From all basic prosecution offices, besides the basic PPO Skopje, the Basic PPO on organized crime has the most dynamic international cooperation experience. This is a logical consequence as the crime cases they are dealing with most often have a cross border character and urge the PPO on organised crime to deal with foreign colleagues. The most frequent are the cooperation with the Balkan states, but also Austria, Germany and the Netherlands. However, also contacts to other countries are often needed. The prosecutors in the PPO on organized crime often use direct contacts with their colleagues abroad, if envisaged by legal means or if speed is required; than the initial communication is via email or phone contact and later on everything is formalized through the MoJ by sending the necessary documents through official channels. Also, in urgent cases they often use the ILECU (INERPOL) contact point. The direct communication is also envisaged according to art.36 of the Law on public prosecution.

Judicial Cooperation

General description of the national system for international judicial cooperation in criminal matters

The national MLA structure in The Republic of North Macedonia resembles the structures of all the countries whose framework is based on the internationally ratified treaties in the field. The Ministry of Justice is the Central authority for the transmission of outgoing and incoming MLA requests and the decision in specifically indicated cases; the public prosecution and the Courts, and the supporting law enforcement agencies are referred as national authorities.

The Law on international cooperation in criminal matters and the Law on criminal procedure are the corestone of the national legal framework for mutual legal assistance (MLA) in criminal matters. The Republic of North Macedonia has ratified all the requiring international treaties and regional treaties of the CoE as to international legal assistance. Moreover, although not member of the EU, it has aligned in most parts its legislation to the EU relevant directives ruling the matter,However plenty are yet to be aligned as those are linked to the pending membership. On regional level there is a wide spectre of bilateral agreements signed whish spcificaly target issues of international legal cooperation in criminal matters. At the end of 2008 a cooperation agreement with Eurojust was signed. The Republic of North Macedonia has two contact points for Eurojust, one coming form the MoJ and one from the Prosecution service. Also, a cooperation agreement with of EUROPOL has been sigend. In addition, the country is a member of INTERPOL, ILECU, SELEC/SEEPAG and other regional networks and bodies like the Prosecutors Network of the Western Balkans, is also part of the PCC convention and the related regional body the RCC, etc.

Even if the possibility for direct communication and information exchange among the relevant authorities (e.g. investigative authorities) is existent,  still copies of the documents have to be sent to MoJ for information purposes as MoJ is responsible for collecting information on international cases for statistical purposes. Winthin the MoJ, there is a Spearte Sector on International legal assistance in civil and criminal matters dedicated to process all these requests.

The Law on criminal procedure (LCP) (effective as of the end of 2013) changed the criminal/penal system. The reform altered the modus operandi and the nature of the work of the prosecutors and changed the interaction between the law enforcement institutions involved in the criminal procedure. The main change that occurred is the shift from the investigative judge to the public prosecutor regarding the responsibility as to the investigating procedure. Now the public prosecutor is solely leading the criminal investigation.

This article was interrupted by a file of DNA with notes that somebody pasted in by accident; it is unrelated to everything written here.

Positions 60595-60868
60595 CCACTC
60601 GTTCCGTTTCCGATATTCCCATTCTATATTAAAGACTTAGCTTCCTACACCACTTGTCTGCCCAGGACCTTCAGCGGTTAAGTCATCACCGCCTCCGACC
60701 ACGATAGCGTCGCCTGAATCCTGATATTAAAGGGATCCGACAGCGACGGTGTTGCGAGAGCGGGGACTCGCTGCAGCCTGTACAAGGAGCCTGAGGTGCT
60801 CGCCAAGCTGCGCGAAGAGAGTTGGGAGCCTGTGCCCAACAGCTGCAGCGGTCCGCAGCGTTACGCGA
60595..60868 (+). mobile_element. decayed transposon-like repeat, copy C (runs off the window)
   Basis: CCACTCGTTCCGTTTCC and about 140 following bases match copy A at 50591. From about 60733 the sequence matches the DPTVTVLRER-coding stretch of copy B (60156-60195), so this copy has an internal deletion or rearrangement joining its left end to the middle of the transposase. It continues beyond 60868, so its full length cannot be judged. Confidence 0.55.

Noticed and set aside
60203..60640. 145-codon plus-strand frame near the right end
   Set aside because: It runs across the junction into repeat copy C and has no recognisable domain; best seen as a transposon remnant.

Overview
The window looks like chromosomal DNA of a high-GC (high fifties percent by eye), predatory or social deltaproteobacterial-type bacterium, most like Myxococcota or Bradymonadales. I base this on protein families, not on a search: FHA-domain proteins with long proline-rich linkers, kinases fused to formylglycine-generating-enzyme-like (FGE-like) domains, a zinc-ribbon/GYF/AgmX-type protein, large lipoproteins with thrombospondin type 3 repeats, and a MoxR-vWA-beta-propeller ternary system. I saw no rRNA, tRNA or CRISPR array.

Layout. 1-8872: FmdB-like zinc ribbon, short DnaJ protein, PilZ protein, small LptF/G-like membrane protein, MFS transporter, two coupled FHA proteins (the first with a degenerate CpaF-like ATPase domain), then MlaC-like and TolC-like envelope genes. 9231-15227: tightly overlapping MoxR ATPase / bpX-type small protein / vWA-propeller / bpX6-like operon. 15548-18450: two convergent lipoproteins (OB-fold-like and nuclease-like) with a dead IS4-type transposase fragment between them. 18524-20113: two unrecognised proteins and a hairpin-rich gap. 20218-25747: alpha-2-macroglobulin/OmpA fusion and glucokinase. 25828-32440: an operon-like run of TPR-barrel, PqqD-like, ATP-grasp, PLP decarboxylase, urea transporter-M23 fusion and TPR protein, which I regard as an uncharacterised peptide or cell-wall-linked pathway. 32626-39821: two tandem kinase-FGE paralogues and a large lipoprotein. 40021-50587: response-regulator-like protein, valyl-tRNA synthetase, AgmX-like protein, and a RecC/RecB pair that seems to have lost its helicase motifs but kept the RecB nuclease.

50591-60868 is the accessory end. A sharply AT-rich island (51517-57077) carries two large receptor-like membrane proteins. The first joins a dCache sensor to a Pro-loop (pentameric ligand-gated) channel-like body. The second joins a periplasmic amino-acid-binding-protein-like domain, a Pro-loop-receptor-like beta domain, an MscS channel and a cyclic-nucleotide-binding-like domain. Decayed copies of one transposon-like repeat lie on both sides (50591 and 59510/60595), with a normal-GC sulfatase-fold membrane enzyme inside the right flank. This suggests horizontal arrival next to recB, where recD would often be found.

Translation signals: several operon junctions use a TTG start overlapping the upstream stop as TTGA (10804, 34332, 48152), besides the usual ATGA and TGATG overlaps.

On the level of public prosecution, the hierarchy is the three level structure: Basic public prosecution offices (among them 12 have extended jurisidiction and also responsible for MLA), Highe prosecution offices (4) and Public prosecution on the top of this hierarcy. The Public prosecution has a special department for international cooperation. Within this department, the international legal assistance should be processed as well.

However, at this moment, this department is in a phase of reorganisation and enhancement, and is expected that it will become operational soon. Until then, the flow on MLA requests are done directly among prosecutors (national and foreign) and through the MoJ as the main hub for dissemination of incoming and outgoing requests. The PPO on organised crime and corrptuion (one office with jurisdiction over the whole terriroty) has the most dynamic international legal assistance practice which naturaly comes with the scope of work and types of cases they are working on.

The Courts. With the introduction of the accusatorial system in the LCP, the responsibilities for investigative actions were transferred to the public prosecutor including all investigative actions which are part of MLA requests. In investigations, the authorization of the judge of preliminary procedure foreseen with the LCP is limited to coercive measures related to personal liberties and privacy. The preliminary procedure judge is the guardian of freedoms related to the legal performance of the public prosecutor. Her/his main responsibilities are enscoped with the following: deprivation of liberty issues, searches, temporary seizures and freezing, special investigative measures (linked to interception of telecommunications, monitoring/surveillance, access to computer data etc.), plea agreements and most important the processing of cases of international cooperation in criminal matters according to the Law on international cooperation in criminal matters. International legal cooperation in criminal matters involving a judge includes the so called “small” legal assistance (i.e. the transfer of documents, hearing of accused, witness or damaged parties, etc.), extradition, transfer of convicts, and enforcement of foreign judgements in the scope of the imposed sanction.